House Moves to Limit Executive Compensation, Opponents Charge “Political Meddling”

Posted on August 5, 2009. Filed under: Uncategorized |

On its way out of town, the House passed the so-called Say-on-Pay bill to restrict bonuses paid to executives of firms that benefited from taxpayer bailouts.
Opponents of the measure said it was an unprecedented infusion of politics into the business world and could cost jobs.
“This bill is an invitation for political meddling at its worst in the private confines of companies that are trying to work hard to create jobs,” complained Rep. Peter J. Roskam (R-Ill.).
The Credit Union National Association and the National Association of Federal Credit Unions were among the business interests that joined in opposing the package. They argued that federal regulators already have power to restrict the size of executive compensation packages.
“Credit unions are being swept up by the wave of trying to punish the bad actors, and we are trying to limit that to the extent possible,” said CUNA Vice President for Legislative Affairs Ryan Donovan. “The Nation Credit Union Administration already has many regulations that restrict packages of this kind,” he added.
Also opposed: The National Association of Manufacturers, the U.S. Chamber of Commerce and the Business Roundtable.
Responding to anger over seven figure executive bonuses paid to companies receiving bailout funds, the House voted largely along party lines, 237-185, to give shareholders a greater say in determining compensation packages and to insure committees that help determine compensation levels have no ties to the companies or executives.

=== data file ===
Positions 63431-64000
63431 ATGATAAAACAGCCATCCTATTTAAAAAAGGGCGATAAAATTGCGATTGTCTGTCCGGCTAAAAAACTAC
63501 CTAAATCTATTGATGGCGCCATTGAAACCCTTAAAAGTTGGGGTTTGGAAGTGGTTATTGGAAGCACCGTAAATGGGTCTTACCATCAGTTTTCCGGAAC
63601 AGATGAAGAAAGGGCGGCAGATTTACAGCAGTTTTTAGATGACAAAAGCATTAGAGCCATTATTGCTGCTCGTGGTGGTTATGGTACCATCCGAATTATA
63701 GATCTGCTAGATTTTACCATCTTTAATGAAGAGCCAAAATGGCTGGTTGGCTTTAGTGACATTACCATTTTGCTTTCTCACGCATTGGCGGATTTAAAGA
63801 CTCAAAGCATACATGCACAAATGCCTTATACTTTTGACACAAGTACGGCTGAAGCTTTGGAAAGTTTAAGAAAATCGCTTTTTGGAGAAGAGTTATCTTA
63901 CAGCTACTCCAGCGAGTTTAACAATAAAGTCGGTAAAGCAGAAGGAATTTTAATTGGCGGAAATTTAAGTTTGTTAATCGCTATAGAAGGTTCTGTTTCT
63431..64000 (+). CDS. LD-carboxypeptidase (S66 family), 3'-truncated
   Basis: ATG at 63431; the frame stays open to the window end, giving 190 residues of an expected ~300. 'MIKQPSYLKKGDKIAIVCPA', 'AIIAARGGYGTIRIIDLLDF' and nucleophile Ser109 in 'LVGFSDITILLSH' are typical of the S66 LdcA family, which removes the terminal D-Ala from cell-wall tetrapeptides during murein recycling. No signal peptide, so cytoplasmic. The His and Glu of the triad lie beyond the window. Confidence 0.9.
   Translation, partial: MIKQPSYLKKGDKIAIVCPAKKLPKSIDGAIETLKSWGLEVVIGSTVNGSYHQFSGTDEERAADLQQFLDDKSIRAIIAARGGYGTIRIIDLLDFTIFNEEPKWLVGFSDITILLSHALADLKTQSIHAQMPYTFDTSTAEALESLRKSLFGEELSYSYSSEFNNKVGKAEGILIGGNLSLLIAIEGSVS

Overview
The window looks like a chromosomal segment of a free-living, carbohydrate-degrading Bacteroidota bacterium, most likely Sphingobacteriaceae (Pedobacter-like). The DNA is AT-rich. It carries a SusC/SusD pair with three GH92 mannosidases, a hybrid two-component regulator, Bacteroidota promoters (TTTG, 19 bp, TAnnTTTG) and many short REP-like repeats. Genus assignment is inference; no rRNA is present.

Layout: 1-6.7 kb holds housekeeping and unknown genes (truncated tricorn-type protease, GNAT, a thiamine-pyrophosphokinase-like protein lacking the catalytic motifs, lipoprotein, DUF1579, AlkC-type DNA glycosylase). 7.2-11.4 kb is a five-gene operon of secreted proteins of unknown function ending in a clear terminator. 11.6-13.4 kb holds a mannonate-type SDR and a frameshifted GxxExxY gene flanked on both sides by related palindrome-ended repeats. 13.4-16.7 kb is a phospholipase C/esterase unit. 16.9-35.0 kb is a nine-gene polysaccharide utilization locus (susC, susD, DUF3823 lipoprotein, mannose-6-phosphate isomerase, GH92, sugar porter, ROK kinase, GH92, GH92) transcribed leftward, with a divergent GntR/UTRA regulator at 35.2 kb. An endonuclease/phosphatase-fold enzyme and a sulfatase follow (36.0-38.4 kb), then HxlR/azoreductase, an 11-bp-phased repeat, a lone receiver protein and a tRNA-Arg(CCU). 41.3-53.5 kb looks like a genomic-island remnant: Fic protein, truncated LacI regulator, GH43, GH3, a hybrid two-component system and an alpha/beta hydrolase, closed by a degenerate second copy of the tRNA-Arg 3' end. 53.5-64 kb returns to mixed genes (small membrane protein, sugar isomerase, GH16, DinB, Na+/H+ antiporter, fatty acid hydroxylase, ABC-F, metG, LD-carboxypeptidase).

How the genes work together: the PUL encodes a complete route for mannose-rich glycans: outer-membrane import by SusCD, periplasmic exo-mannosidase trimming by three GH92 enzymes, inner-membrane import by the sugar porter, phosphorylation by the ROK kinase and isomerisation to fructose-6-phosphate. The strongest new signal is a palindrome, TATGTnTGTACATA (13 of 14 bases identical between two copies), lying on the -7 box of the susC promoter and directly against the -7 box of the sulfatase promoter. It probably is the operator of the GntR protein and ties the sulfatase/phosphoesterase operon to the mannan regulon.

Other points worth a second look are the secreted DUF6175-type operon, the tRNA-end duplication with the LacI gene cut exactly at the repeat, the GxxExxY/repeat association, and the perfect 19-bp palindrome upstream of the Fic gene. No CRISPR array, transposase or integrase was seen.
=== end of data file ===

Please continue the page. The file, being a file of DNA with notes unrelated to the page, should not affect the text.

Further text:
But the bill goes farther by telling companies they cannot offer incentives to employees who make investment decisions that are potentially lucrative, but also have the potential to harm the economy or the financial well-being of the company.
While the White House said the bill “would use the power of public opinion to dissuade outlandish salaries,” it also said rules should not stand in the way of profitable investment decisions.
“I think the president has and continues to believe that we the American people don’t begrudge…people making money for what they do, as long as…we’re not basically incentivizing wild risk taking that somebody else picks up the tab for. I think that’s what the president wants to make sure changes,” said White House Press Secretary Robert Gibbs.
The House action came shortly after a report from the New York state attorney general’s office that said nine banks that were the recipients of bailout funds gave bonuses to executives of $1 million or more.
The report said, for example, that Citigroup received $45 billion in federal money and rewarded 738 employees with bonuses of $1 million or more last year. Insurance giant American International Group Inc. gave similar bonus after the government’s $182 billion bailout.
Republican members of the House Financial Services Committee charged in a letter before the vote that the bill had not been subject to adequate review by House members. “It does these members a disservice to ask them to consider this legislation without the benefit of a hearing and an opportunity to understand what they are voting on,” the letter said.
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